Although the exact cause of the disease is unclear, its origins appear to have something to do with the body’s immune system. Either the immune system reacts too aggressively to an infection, or mistakes the intestinal contents (both food products and naturally-occurring intestinal bacteria) as a threat. The immune system floods the area with white blood cells, resulting in painful inflammation.
Certain drugs suppress the immune system, which in turn reduces inflammation and provides pain relief. While low doses of immuno-suppressants are often administered for Crohn’s Disease, some risks are involved. Because the immune system is suppressed, the chances of serious infection are higher than normal. This, and other possible side effects, must be balanced against the pain relief they provide.
What are Immunosuppressants?
An immunosuppressant controls inflammation by blocking the body’s immune system. An immunosuppressant can provide much-needed pain relief, but raises the risk of infections from other sources.
If you are taking an immunosuppressant, consult your doctor immediately if you experience:
-blood in your urine
-black “tar-like” stools
-yellowing of your skin
-shortness of breath.
Azathioprine and 6MP
Azathioprine and 6MP are two closely related medications. Azathioprine actually breaks down into 6MP in the intestinal tract. Both drugs suppress the immune system and provide pain relief. Seventy percent of patients with moderate to severe Crohn’s symptoms respond to these medications, although it may take up to three months of treatment before symptoms improve.
Although they have fewer side effects than corticosteroids, these medications can also have serious side effects. Those taking 6MP may have an increased risk of cancer, and both medications can cause low white blood cell counts. (Some reduction of white blood cells is necessary for the medication to work, and is to be expected.) Taking either azathioprine or 6MP with bone marrow medications or ACE inhibitors (used to control high blood pressure) can contribute to low white blood cell counts. Inflammation of the liver and the pancreas may also occur.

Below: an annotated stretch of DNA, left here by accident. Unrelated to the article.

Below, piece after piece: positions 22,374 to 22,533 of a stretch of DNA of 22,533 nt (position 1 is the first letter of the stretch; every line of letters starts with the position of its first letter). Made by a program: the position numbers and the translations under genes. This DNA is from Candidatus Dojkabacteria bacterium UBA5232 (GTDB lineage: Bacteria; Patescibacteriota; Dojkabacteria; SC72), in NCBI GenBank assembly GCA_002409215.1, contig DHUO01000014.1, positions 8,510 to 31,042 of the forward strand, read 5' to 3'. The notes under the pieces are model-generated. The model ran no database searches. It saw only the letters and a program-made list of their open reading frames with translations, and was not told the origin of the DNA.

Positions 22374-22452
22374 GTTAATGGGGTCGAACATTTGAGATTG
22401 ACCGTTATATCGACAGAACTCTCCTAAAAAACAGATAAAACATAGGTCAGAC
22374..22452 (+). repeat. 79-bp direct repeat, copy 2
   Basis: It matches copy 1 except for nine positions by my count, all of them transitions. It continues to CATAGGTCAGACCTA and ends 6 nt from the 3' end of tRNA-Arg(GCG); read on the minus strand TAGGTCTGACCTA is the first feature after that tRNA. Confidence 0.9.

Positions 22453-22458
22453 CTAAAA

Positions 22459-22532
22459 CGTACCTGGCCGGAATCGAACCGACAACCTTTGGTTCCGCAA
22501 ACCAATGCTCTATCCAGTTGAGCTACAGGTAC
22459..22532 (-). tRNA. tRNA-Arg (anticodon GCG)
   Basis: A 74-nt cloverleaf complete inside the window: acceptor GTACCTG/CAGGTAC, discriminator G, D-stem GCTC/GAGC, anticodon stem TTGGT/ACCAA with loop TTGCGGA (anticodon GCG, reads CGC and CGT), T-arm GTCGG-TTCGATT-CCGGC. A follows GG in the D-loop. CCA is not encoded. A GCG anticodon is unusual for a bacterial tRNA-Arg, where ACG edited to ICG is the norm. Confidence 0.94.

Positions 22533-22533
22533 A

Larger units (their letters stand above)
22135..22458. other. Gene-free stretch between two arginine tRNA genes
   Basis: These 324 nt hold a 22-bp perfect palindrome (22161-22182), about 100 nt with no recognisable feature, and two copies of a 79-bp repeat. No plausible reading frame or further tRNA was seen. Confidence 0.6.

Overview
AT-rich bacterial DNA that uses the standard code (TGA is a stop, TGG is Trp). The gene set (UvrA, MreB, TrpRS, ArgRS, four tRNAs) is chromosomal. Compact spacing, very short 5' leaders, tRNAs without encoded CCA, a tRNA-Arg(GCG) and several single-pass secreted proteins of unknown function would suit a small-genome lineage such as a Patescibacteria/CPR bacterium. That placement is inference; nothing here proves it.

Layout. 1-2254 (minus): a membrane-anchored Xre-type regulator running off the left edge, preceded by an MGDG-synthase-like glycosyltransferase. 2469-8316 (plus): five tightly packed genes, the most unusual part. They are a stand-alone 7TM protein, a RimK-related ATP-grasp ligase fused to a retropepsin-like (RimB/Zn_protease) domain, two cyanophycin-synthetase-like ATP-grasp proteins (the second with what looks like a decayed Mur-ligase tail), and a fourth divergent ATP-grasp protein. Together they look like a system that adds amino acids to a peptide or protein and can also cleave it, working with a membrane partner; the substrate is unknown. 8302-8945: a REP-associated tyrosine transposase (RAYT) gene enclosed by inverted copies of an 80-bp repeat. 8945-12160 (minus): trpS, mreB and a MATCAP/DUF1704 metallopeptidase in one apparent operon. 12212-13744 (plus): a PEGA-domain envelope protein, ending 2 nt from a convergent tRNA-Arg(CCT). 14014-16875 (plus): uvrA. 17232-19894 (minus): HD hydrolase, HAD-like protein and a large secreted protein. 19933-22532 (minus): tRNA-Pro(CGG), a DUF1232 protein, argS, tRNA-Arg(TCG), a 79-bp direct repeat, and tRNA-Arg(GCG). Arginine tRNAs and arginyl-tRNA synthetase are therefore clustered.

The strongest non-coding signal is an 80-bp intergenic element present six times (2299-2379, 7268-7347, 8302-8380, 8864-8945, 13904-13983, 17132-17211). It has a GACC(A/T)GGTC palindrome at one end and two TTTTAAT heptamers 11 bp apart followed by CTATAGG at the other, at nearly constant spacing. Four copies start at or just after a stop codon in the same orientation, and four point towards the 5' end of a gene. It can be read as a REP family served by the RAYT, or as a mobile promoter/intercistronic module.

Both azathioprine and 6MP can produce irregular menstrual cycles and lowered sperm counts. Neither medication should be taken while pregnant or nursing. While taking either medication, regular blood tests will be taken to monitor both white blood cell counts and liver function.
Some of the common side effects of azathioprine and 6MP are nausea, vomiting and loss of appetite.
An alternative to azathioprine and 6MP, methotrexate is both an immune system suppressor and an anti-inflammatory. It also produces faster results than older immunosuppressants. Methotrexate can be taken in tablet form or through weekly injections. Like azathioprine and 6MP, it can cause low white blood cell counts. Years of use can result in cirrhosis of the liver, lung inflammation, bone marrow damage and an increased risk of cancer. The side effects of methotrexate are, in general, similar to those of 6MP and azathioprine: nausea, vomiting and loss of appetite.